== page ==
After your treatment, your skin may be slightly red and/or swollen, this is very normal and will lessen within a few hours. After the hair is treated, it is gently removed leaving an open follicle which is prone to bacteria. The best thing you can do is keep it very clean and avoid putting makeup or harsh products on it for 24 hours. Most of all, try not to touch or disturb the area, as tempting as it is to feel your new, silky-smooth skin. A slight crust may appear over the follicle—it is important to remember that this is nature's band-aid, covering the follicle until it has completely healed. Picking it can cause a pit or scar.

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10. Will electrolysis work if I have been tweezing for years?

Most definitely! By tweezing or waxing the hair you have increased its blood supply. So the hair will probably be coarser, and may require more treatments than a fine hair, but you will still have permanent results in the end.

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11. How long has electrolysis been around? Is it safe?

Electrolysis is a tried-and-true method of hair removal. It was first developed in 1875, and for 132 years has been used by doctors and electrologists as the only method of permanent hair removal approved by the FDA. Invented at first to treat ingrown eyelashes, it has evolved to be one of the most popular ways to remove unwanted hair cosmetically. With this established safety record there are few worries when getting electrolysis. There can be slight redness after your treatment, some swelling may occur in some individuals. This usually disappears within an hour. Sometimes a honey colored crust called a lymph crust will appear over the follicle, this is natures band-aid and should be left alone to heal. Very rarely does anyone have a more severe reaction as it is done on such a microscopic level.

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12. What areas are usually treated with electrolysis?

"Any hair, anywhere!" is our motto. Women often have treatments on eyebrow, upper-lip, chin, cheeks, hairline, breasts, chest, tummy, fingers, arms, underarms, legs and bikini/genitals; Men on outer ear hair, brow, nose (avoiding nostrils), back, shoulders, chest and tummy and genitals.

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13. How do I know the needles (probes) are safe?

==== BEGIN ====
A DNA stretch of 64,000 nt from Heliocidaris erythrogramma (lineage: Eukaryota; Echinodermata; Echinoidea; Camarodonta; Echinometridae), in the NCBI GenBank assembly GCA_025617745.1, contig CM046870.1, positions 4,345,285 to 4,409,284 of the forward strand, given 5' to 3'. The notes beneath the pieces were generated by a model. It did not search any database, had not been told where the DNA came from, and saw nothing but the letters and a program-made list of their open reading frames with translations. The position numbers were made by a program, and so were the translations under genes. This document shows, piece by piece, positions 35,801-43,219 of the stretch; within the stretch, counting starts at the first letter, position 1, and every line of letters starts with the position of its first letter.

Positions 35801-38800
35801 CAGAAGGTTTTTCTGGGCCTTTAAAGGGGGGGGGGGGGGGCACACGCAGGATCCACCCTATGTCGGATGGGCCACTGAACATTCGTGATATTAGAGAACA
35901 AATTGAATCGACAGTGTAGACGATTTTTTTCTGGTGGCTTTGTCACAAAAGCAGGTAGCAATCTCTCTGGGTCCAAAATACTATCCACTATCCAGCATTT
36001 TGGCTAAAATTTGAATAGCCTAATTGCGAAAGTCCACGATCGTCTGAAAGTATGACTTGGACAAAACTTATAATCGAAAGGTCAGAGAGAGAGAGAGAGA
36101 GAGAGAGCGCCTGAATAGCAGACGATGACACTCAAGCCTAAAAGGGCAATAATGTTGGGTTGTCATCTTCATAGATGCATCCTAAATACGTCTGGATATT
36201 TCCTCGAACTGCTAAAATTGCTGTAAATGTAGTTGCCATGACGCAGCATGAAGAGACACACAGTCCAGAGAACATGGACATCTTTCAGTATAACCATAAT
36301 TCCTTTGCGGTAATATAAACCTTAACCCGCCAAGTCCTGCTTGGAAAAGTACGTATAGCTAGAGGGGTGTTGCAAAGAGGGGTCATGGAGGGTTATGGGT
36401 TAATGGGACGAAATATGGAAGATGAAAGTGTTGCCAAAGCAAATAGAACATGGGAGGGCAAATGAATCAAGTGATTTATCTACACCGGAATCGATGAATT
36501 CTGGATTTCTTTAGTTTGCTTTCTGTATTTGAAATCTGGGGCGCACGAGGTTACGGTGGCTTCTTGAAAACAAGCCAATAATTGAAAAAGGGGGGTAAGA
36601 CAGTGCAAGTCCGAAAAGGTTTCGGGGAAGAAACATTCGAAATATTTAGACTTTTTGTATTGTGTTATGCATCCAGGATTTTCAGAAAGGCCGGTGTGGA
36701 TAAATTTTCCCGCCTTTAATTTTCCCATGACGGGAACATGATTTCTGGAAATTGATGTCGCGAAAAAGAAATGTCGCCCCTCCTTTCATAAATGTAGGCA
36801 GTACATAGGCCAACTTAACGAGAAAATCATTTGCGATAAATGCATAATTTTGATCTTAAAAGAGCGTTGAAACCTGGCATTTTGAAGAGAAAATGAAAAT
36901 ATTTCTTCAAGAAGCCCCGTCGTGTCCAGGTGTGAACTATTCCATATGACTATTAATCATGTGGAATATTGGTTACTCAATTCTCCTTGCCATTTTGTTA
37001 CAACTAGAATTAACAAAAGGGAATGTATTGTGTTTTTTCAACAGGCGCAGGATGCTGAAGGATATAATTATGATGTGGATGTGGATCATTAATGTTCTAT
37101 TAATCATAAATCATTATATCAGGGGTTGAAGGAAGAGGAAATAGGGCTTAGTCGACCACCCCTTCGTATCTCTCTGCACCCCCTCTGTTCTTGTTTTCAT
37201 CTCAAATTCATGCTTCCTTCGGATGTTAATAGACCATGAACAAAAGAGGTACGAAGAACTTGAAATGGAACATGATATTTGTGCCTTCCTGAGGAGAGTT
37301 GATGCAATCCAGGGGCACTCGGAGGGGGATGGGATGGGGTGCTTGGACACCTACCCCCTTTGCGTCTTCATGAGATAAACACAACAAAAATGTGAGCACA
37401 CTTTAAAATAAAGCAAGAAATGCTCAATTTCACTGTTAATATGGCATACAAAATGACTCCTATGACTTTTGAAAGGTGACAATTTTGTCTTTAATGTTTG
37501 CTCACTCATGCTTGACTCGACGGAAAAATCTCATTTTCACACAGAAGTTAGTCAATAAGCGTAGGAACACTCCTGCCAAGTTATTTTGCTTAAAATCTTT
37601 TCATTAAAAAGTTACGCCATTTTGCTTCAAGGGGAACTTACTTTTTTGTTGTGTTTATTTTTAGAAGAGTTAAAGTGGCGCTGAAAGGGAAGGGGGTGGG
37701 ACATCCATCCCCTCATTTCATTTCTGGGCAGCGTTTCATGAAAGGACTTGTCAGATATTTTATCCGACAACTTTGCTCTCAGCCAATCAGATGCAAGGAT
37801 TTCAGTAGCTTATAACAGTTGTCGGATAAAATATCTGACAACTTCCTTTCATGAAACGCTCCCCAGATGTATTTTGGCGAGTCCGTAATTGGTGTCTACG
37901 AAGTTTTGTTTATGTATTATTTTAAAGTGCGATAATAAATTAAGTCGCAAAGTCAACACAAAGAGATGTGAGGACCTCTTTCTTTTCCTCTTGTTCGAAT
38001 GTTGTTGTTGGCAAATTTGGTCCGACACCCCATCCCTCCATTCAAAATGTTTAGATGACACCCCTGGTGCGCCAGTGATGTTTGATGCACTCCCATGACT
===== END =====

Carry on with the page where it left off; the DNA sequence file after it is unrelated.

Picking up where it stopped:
We use a new, pre-sterilized, disposable probe for each appointment. Sterility is of the highest concern and is used on metal instruments as well. All other equipment and areas are thoroughly sanitized before, and after every treatment.

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14. How long until my hair is permanently gone?

Each individual is different and there are many factors in the process of hair growth. It is important to look at possible causes of hair growth such as medication and hormone balance. We can only permanently treat the hairs that are currently growing and cannot guarantee how many or when your body will stimulate new growth. We can only deal with what you have now. Everyone has a different number of hairs that need treatment. Methods of temporary hair removal such as tweezing and waxing can actually make the hairs stronger, darker and coarser. The coarser the hair, the more energy it will take to treat and the longer it will take to become permanently removed.

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15. What about laser treatment?

A lot of people ask, "Well, isn't laser permanent? They often advertise that it is permanent." Laser is considered by the FDA to be permanent hair reduction. It cannot at this time completely destroy the follicle. It only cripples the follicle, allowing for a period of decreased growth, thus reducing its size and thickness. Again, the only permanent hair removal, as stated by the FDA, is electrolysis. For more information from the American Electrology Association regarding laser, go to http://www.electrology.com/lasers.htm.

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16. My question wasn't answered here. Now what?